Shortly before the evacuation of Sinai, the IDF held a maneuvering exercise with the participation of two divisions. The Spokesperson's Unit took advantage of the opportunity to train its chocolate soldiers in navigation. I was called up for reserve duty and roamed the desert for half a day until I managed to reach one of the division commanders – a brigadier-general named Ehud Barak.
He was standing at a hilltop near a drawing board and used arrows to illustrate how his forces would defeat the "attacking forces." Two decades have passed, but I can still see the image clearly: A small man who is completely sure of himself with an ironic, perhaps even malicious smile on his face. If I remember correctly he crushed the "enemy" in that drill.
Since then I have met Barak several times, and I always get the impression that he easily achieves goals others have to sweat profusely for. This elegance captivates me, but after each meeting I rub my head to make sure he did not steal my brain.
I was introduced to Benjamin Netanyahu
under entirely different circumstances. I was angry with my colleagues for ridiculing him when he was elected to his first term as prime minister, and I was livid after reading an article that mocked Netanyahu because he would read books in his tent, kept his distance and arrived at the operation to rescue the passengers of the Sabena plane in his private car. The man rushed to risk his life and was condemned for it. I was furious. I assume he considered me a precious friend from the leftist camp, so when he and his wife were interrogated in the Amedi-gifts affair, he would visit my home while his wife was being questioned and pour his heart out to me.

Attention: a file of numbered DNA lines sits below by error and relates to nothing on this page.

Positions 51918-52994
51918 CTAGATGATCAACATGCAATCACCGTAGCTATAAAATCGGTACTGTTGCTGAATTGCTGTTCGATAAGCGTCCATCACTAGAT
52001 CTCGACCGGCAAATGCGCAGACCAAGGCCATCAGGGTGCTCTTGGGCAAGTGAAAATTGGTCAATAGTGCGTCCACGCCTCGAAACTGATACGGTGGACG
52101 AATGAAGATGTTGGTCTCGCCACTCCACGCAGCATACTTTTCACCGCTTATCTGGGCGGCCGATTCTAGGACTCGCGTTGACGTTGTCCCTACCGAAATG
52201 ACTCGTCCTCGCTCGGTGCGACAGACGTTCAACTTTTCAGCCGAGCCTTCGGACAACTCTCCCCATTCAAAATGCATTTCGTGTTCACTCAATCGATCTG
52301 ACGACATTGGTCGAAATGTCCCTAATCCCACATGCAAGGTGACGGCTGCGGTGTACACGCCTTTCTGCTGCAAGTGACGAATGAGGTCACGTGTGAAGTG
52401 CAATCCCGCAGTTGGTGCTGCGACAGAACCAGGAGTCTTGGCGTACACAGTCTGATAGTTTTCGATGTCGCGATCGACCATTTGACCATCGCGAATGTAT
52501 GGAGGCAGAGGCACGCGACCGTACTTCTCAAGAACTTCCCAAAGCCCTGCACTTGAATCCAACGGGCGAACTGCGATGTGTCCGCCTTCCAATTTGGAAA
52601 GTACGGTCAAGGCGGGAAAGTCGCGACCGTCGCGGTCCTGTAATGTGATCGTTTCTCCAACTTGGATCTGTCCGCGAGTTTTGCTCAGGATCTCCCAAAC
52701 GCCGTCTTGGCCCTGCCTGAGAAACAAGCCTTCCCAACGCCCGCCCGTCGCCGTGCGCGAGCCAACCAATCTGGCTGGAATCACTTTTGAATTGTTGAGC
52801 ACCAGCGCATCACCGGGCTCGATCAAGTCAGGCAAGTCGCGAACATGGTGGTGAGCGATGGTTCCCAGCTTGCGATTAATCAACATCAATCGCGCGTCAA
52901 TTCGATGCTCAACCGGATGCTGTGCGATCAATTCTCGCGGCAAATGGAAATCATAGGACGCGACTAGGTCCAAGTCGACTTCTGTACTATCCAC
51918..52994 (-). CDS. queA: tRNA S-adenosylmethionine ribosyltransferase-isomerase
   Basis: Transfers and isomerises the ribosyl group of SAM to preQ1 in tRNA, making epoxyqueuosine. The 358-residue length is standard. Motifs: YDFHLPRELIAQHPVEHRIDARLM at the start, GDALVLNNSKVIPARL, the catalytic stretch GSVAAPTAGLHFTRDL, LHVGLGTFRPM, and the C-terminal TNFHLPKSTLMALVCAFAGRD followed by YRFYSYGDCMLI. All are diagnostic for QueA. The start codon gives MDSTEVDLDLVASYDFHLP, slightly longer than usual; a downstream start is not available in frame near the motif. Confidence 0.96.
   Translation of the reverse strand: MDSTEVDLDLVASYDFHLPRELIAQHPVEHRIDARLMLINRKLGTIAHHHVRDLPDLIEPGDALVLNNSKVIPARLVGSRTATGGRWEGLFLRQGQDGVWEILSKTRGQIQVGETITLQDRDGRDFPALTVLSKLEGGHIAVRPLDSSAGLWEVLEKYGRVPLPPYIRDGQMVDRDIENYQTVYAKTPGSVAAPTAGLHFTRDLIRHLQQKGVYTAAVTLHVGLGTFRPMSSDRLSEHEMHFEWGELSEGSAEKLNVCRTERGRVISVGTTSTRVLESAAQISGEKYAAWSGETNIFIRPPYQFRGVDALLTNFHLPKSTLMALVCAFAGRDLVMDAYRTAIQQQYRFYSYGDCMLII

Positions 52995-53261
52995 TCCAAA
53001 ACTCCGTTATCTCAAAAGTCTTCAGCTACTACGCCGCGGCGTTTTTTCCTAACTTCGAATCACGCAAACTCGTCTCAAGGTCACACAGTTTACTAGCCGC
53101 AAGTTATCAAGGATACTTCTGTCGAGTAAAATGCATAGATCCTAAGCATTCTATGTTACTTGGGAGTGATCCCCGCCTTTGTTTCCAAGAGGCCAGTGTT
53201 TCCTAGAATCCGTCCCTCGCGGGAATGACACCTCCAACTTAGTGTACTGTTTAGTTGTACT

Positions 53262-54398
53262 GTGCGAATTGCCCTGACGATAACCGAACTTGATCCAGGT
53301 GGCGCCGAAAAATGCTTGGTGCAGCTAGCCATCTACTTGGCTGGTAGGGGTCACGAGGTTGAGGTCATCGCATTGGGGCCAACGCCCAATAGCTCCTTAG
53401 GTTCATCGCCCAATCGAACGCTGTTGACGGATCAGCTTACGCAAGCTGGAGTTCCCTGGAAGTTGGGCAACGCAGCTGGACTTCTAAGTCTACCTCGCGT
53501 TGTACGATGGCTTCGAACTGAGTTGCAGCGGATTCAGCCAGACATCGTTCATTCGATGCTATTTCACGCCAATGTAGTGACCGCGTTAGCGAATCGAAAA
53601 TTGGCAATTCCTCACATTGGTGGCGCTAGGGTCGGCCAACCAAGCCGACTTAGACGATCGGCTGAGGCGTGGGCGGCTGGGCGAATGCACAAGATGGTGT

I got the impression that he was a vulnerable, decent, highly intelligent and educated man who was driven by a sense of mission, but also that while he was confident in his abilities, he did not have deep-rooted self-confidence and trained himself to play the role of a leader.
I am not in awe of him, nor do I discount him. My political views are vastly different from Netanyahu's, but self-righteousness and gossip anger me more than political views that are opposed to mine.
This is why I was so angry upon reading former Shin Bet director Yuval Diskin's description
of a meeting at Mossad headquarters, during which crucial issues were discussed. The cigar smoking did not shock me, and a little sip, from my experience, can clarify things rather than blur them. A few examples came to mind: Winston Churchill led Great Britain in World War Two while smoking cigars and drinking cognac; Golda Meir smoked constantly, conducted crucial consultations in her humble kitchen, led a puritanical lifestyle and screwed us all during the Yom Kippur War. Moshe Dayan acted like a pirate and led the army to victory in two wars, but he failed in the Yom Kippur War, and not because he did not manage meetings well or drank and smoked cigars. He did not commit any of those sins. Political leaders without weaknesses do not exist, just as there are no senior civil servants who do not have any weaknesses.
And here is the proof of the latter group's weakness: Yuval Diskin, Meir Dagan
and to a lesser extent Uzi Arad are peeing out the window into the room they had exited a short while ago. For years they were privy to the most secret information and assisted the leaders in formulating the country's security policy. Now they claim they identified the distorted manner in which decisions were reached in that room, warn of the dangers of such conduct and criticize the leaders' moral corruption – but at the time they did not resign from their posts and did not warn us of the impending dangers.
Why? It is either because their careers were more important to them than warning the Israeli public, or they believed, in their arrogance, that they are irreplaceable. Either that or they are not telling us the truth.